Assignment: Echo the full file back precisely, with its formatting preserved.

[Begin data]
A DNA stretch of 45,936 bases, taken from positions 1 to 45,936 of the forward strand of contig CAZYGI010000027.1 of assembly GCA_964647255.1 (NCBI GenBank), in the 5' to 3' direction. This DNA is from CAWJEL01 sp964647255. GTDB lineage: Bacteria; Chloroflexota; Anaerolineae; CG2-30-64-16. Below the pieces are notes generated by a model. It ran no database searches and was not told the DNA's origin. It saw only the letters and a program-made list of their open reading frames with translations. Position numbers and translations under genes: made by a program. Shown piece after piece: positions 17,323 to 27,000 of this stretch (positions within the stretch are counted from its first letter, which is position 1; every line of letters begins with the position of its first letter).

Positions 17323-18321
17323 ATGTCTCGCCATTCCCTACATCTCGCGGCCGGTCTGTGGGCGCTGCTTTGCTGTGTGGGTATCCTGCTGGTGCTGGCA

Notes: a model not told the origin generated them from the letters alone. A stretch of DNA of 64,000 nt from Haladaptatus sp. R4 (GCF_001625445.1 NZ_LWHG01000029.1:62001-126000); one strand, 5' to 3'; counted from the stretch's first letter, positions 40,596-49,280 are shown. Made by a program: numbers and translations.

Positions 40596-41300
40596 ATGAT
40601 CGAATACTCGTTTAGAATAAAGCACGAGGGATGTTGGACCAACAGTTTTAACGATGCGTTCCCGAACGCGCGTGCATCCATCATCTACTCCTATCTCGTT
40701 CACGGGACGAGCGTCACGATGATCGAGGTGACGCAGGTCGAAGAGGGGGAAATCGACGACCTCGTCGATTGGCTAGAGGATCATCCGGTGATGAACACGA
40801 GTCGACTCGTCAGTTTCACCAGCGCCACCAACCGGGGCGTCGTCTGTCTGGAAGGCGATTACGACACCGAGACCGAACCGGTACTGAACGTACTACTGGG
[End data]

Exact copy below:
A DNA stretch of 45,936 bases, taken from positions 1 to 45,936 of the forward strand of contig CAZYGI010000027.1 of assembly GCA_964647255.1 (NCBI GenBank), in the 5' to 3' direction. This DNA is from CAWJEL01 sp964647255. GTDB lineage: Bacteria; Chloroflexota; Anaerolineae; CG2-30-64-16. Below the pieces are notes generated by a model. It ran no database searches and was not told the DNA's origin. It saw only the letters and a program-made list of their open reading frames with translations. Position numbers and translations under genes: made by a program. Shown piece after piece: positions 17,323 to 27,000 of this stretch (positions within the stretch are counted from its first letter, which is position 1; every line of letters begins with the position of its first letter).

Positions 17323-18321
17323 ATGTCTCGCCATTCCCTACATCTCGCGGCCGGTCTGTGGGCGCTGCTTTGCTGTGTGGGTATCCTGCTGGTGCTGGCA

Notes: a model not told the origin generated them from the letters alone. A stretch of DNA of 64,000 nt from Haladaptatus sp. R4 (GCF_001625445.1 NZ_LWHG01000029.1:62001-126000); one strand, 5' to 3'; counted from the stretch's first letter, positions 40,596-49,280 are shown. Made by a program: numbers and translations.

Positions 40596-41300
40596 ATGAT
40601 CGAATACTCGTTTAGAATAAAGCACGAGGGATGTTGGACCAACAGTTTTAACGATGCGTTCCCGAACGCGCGTGCATCCATCATCTACTCCTATCTCGTT
40701 CACGGGACGAGCGTCACGATGATCGAGGTGACGCAGGTCGAAGAGGGGGAAATCGACGACCTCGTCGATTGGCTAGAGGATCATCCGGTGATGAACACGA
40801 GTCGACTCGTCAGTTTCACCAGCGCCACCAACCGGGGCGTCGTCTGTCTGGAAGGCGATTACGACACCGAGACCGAACCGGTACTGAACGTACTACTGGG